Single women in their 20s and 30s are grappling with the realization that – for the first time in generations – marriage and children aren’t guaranteed. Their loneliness is making them lash out at motherhood.
In an effort to cope with their new reality, they post videos on social media chronicling their seemingly perfect existence. “Come experience a day in the life of a single 29F. Watch me go to the farmers market and buy whatever I want,” the women say. However, their content outs them as people who only listen to bad parents and other singles.
Do these women really believe that once you become a mother, you suddenly lose access to Taylor Swift concerts, farmer’s markets, and Michelin-star restaurants? Children don’t prevent you from accessing “things,” only money can do that. Motherhood affords you the ability to care about something far more fulfilling than front-row tickets. It seems like the singular narrative these women have to understand motherhood is the one portrayed by pop culture that all mothers hate their children and would rather be off at a winery somewhere without them. (RELATED ROOKE: You Don’t Need To Spend A Full Decade Getting Blackout Drunk And Sleeping With Strangers)
Not only is that insane, but it couldn’t be further from the truth. Yes, mothers work incredibly hard to help their families prosper. And there is often no more accurate statement in a family than “mother needs a break.” However, not a day goes by that a good mother ever wishes she could go back to a time before she had children. She can still hit Saturday brunch with the rest of her friends, go to mountain tops, ski, lay out on the beach, and even attend concerts.
A day in the life of my 2 yr old.
Experiences more nature and life than some adults ever will.
— Natalie Kovarik (@natalie_kovarik) September 6, 2023
Creating a fulfilling life while processing the information that you may never be married with children is admirable. Our modern societal structure leaves many lonely people in its wake who, in earlier generations, would likely be coupled. These people deserve to find meaning through their vocation of a single life. But the claim that a single life is somehow more rewarding than raising a family is unbelievable and just not supported by facts.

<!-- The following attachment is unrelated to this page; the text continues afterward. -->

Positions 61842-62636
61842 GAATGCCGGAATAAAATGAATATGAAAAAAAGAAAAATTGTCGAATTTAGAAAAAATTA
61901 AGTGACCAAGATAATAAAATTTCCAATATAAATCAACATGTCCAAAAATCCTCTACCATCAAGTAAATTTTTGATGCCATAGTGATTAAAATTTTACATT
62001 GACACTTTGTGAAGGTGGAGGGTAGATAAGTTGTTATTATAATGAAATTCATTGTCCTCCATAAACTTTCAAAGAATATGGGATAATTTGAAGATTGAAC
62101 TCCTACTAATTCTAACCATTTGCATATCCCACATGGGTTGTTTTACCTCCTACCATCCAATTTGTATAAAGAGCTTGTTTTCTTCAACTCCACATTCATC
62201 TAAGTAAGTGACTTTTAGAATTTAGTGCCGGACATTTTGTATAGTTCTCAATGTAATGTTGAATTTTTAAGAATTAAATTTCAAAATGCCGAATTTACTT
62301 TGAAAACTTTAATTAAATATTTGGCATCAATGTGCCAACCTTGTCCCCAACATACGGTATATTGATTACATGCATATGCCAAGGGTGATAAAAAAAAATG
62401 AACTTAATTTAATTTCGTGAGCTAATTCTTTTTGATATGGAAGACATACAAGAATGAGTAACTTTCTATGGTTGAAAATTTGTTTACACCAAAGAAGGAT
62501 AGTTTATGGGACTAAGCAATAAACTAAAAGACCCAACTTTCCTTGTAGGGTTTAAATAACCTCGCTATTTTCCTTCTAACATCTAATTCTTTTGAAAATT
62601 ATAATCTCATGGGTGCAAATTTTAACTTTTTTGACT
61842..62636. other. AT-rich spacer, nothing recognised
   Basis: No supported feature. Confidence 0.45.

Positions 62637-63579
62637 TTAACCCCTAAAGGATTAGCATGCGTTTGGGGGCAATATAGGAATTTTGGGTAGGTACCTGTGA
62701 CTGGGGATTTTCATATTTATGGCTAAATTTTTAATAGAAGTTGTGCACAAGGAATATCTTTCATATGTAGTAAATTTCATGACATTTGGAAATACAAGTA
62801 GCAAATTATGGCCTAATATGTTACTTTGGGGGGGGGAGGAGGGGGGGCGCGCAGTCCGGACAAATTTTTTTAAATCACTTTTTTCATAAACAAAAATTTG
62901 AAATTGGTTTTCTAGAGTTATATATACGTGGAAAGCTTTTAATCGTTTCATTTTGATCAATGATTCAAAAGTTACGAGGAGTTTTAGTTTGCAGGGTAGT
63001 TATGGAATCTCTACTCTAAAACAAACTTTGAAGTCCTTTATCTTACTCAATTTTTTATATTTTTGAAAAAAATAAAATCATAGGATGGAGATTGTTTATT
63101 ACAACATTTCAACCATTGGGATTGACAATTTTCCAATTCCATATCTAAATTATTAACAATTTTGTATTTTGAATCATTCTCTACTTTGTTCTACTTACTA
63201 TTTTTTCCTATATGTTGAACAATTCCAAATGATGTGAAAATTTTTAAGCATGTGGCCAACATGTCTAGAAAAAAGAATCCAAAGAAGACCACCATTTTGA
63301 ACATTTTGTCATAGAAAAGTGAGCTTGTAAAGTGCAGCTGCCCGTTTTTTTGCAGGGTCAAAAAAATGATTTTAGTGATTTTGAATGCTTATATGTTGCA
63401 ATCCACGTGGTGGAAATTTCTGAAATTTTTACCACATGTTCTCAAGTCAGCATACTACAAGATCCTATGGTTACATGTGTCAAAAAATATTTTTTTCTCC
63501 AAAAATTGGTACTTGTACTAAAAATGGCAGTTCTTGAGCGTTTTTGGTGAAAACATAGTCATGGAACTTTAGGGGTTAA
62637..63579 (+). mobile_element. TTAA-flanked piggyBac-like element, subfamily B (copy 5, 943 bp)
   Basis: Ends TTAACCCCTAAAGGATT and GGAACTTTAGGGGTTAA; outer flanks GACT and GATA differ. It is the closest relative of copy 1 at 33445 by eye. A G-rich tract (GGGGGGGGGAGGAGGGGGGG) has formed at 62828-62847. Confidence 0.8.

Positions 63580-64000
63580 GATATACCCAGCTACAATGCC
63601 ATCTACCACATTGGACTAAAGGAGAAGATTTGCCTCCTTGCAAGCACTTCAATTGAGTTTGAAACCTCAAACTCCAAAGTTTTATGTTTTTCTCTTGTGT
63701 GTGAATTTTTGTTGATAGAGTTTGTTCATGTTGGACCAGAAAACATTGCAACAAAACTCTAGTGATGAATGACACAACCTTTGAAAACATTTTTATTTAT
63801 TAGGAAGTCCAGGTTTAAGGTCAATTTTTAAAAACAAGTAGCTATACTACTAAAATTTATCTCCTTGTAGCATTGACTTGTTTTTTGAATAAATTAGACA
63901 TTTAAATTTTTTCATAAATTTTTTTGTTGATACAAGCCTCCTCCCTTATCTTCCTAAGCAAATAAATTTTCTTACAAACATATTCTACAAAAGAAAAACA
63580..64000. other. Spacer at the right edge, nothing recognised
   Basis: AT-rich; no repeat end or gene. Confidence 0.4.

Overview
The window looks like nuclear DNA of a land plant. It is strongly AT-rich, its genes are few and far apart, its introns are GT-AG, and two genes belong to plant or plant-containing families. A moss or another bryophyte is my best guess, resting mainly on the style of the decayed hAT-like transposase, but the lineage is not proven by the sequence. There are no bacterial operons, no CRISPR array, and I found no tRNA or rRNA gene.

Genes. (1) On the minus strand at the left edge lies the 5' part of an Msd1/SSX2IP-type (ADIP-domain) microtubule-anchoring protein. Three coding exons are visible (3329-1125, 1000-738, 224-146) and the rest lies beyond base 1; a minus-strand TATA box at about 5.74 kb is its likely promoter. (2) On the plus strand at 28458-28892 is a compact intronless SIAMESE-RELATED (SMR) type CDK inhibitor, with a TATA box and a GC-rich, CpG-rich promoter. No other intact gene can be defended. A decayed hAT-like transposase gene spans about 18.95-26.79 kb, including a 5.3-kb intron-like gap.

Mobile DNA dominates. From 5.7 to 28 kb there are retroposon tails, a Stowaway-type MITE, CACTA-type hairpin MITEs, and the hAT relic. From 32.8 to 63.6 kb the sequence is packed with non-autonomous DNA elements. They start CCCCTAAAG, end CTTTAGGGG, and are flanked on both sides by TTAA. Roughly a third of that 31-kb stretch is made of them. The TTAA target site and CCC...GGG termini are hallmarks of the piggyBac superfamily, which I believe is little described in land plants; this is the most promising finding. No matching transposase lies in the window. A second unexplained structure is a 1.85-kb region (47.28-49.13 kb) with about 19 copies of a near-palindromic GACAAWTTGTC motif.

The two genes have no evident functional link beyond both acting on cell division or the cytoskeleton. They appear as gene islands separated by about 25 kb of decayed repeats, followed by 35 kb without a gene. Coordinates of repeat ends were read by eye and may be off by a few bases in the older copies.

This culture of narcissism will tell you that mothers are regretful and bored with their traditional lives. Women who put off motherhood hold far more regret later in life than women who decide to become mothers and take care of the home. A 2002 study published in Sage Journals found that 50% of involuntary and 30% of voluntary childless mothers presented regret about not having children.
There wasn’t a single mother who responded to the survey claiming to regret having children. Instead, it found the most common remorse mothers had was being too harsh on their children, wanting to spend more time or have more fun with them while they were young. This is the reality. Raising the next world leaders, teachers, doctors, and pop culture icons takes love, care, and dedication. It is a beautiful, fulfilling task complete with bandaids, laughter, and “I love yous.”
What the single women of social media get wrong is that at no point do parents want to wake up on a Saturday hoping their kids aren’t there. Pretending on social media that you’d rather make soup for yourself than for your family is an obvious survival technique for single women who don’t want to be alone.
Of course, there are moments we wish our children were more self-sufficient. It would be nice to wake up to clean laundry or a fresh pot of coffee. But deep down, we realize we have just 18 summers, Christmases, birthdays, and first days of school inside our protective home. No amount of last-minute trips to Europe could ever equal the feeling of happiness those 18 years bring.
Mary Rooke is a reporter at the Daily Caller.
The views and opinions expressed in this commentary are those of the author and do not reflect the official position of the Daily Caller.